Disseminating research like dandelions
I can't help but ponder the curious way we talk about and go about disseminating research: as dedicated but inexpert gardeners, and as children holding dandelion blossoms, respectively.
Dandelions can do more than sully your pristine lawn; they can be used in both savoury and sweet recipes and are loaded with health benefits. But if you want to cultivate them for such purposes, you wouldn’t grab the stem, blow the seeds and wait for your salad and tea in the kitchen. Wishful thinking.
You’d control seed dissemination: you’d plant and water them with time and care. You’d tend to them daily; harvest the greens, the flowers and the roots when ready; and delight in cooking them for yourself and others.
This is how researchers cultivate their research: with time and care and ultimately to be used by themselves and others. The trouble with this model is that very few of these others are willing (or able) to search through the weeds or prepare palatable versions of relevant research findings.
Too often, research is disseminated like dandelion seeds – blown with the winds of chance to propagate serendipitously. Though health and care researchers bear the responsibility of tending their garden of research, it should ultimately be harvested and consumed not only by them, but also by clinicians, hospital managers, policy makers and patient groups, among many others.
The responsibility of circulating research findings is generally assumed to be that of the researcher. Although we may have our small plot of vegetables at home, on the whole we don’t expect farmers to grow our food, do our grocery shopping and prepare our meals for us. We, as consumers, feed ourselves.
Too often, policy makers and practitioners expect to be spoon-fed research findings – prepared in an easy-to-digest language with clarified results ready to be used in policy or practice.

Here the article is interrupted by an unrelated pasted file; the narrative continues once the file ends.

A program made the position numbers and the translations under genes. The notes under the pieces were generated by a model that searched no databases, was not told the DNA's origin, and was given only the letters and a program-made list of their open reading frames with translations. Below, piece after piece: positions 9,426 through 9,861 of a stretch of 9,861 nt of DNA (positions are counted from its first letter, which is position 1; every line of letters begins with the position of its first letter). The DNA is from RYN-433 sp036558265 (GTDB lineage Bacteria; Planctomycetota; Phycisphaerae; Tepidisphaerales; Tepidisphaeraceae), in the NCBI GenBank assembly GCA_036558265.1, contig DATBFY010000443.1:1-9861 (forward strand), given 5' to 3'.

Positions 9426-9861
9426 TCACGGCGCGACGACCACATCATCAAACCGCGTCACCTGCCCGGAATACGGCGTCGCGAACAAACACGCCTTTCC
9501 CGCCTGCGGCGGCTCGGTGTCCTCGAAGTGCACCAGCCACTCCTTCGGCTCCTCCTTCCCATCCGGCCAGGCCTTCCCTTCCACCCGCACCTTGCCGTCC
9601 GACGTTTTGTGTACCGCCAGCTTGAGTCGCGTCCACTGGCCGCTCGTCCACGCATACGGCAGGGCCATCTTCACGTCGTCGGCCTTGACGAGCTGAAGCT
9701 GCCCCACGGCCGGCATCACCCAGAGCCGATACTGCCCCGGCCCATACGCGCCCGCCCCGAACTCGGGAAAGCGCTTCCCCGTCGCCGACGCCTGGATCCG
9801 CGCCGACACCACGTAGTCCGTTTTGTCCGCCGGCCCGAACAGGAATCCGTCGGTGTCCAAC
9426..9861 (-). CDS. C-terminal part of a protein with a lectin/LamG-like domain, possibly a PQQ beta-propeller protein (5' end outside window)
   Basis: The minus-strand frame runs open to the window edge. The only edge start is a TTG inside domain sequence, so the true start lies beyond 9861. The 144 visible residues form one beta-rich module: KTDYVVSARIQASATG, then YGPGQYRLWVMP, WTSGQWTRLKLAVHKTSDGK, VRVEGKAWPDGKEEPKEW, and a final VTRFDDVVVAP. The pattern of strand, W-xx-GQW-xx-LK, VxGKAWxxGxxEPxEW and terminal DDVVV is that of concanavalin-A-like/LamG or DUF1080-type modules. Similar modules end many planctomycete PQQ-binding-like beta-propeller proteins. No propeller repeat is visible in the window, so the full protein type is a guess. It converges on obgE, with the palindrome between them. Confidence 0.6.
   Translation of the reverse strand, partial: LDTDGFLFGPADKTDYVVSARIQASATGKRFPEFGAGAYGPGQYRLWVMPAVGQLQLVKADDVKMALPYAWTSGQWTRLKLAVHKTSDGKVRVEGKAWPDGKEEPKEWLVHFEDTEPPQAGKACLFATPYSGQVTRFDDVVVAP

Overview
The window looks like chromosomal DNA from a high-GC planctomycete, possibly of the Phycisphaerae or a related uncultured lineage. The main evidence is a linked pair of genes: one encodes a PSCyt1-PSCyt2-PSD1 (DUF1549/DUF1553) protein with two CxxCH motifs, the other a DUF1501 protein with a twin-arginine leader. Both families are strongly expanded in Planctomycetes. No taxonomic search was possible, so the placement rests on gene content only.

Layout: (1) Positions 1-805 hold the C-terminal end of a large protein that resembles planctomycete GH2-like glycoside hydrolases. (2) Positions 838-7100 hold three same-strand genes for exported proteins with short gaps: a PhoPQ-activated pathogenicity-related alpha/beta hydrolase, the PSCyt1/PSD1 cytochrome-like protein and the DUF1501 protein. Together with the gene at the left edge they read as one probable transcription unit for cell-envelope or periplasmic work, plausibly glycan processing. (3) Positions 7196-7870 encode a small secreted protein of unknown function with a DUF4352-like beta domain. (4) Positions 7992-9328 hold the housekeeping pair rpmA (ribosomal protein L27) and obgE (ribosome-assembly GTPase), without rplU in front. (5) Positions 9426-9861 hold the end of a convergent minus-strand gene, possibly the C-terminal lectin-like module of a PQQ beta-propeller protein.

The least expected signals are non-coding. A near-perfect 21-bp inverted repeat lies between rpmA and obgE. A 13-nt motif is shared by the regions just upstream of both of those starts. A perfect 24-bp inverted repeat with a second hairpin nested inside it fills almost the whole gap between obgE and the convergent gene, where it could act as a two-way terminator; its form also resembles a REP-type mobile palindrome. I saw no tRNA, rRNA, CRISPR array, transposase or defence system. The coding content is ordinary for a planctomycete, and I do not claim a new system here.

Consumers of evidence-based research likewise bear the responsibility of extracting the nutritious evidence from scientific sources and using it to nourish the health and care system. Too often, policy makers and practitioners expect to be spoon-fed research findings – prepared in an easy-to-digest language with clarified results ready to be used in policy or practice.
The expectation of researchers to disseminate their own results is deep rooted. Even the word disseminate insinuates a one-way flow of research evidence: pushed out by the researcher rather than absorbed by the consumer. There is no shortage of resources available to researchers on exactly how to make research palatable to the masses, how to ‘sell’ one’s research pre- and post-publication.
But very few instructions are given to policymakers or healthcare managers on understanding scientific publications and statistics or how to take part in developing a research plan or interpreting the results. Terms like knowledge co-production or knowledge mobilisation better describe the dual responsibility of producing and using evidence-based research, but the change in semantics does not (yet) represent a change in culture. The change in vocabulary, ironically, is seen primarily in the scientific literature.
As researchers, we of course should strive to produce sound scientific evidence relevant to public and patient needs. We cannot close our eyes, make a wish and hope that our findings reach those we intend to help. I emphasise that word because in a workshop here at the HSRUK 2018, someone asked the question, “Who is it that we want to influence with our research?”
Surely, the question should rather be: who is it that we want to help with our research and how do we go about doing that? Research should not be sold or used to persuade, but rather presented and used to ameliorate.
However, neither should our carefully cultivated results be ignored as weeds or consumed only in painstakingly prepared bits for picky palates. Perhaps dandelion greens and dandelion tea would be more commonplace if the flowers were grown and cared for in community gardens and their health benefits discussed among these gardeners.
It’s no secret that the health and care sector would benefit from this kind of community involvement. This requires that researchers leave their ‘academic bubbles’ (as mentioned by Dr Louise Wood at the conference), but of equal importance is that the rest of the sector assume responsibility in absorbing and understanding scientific research.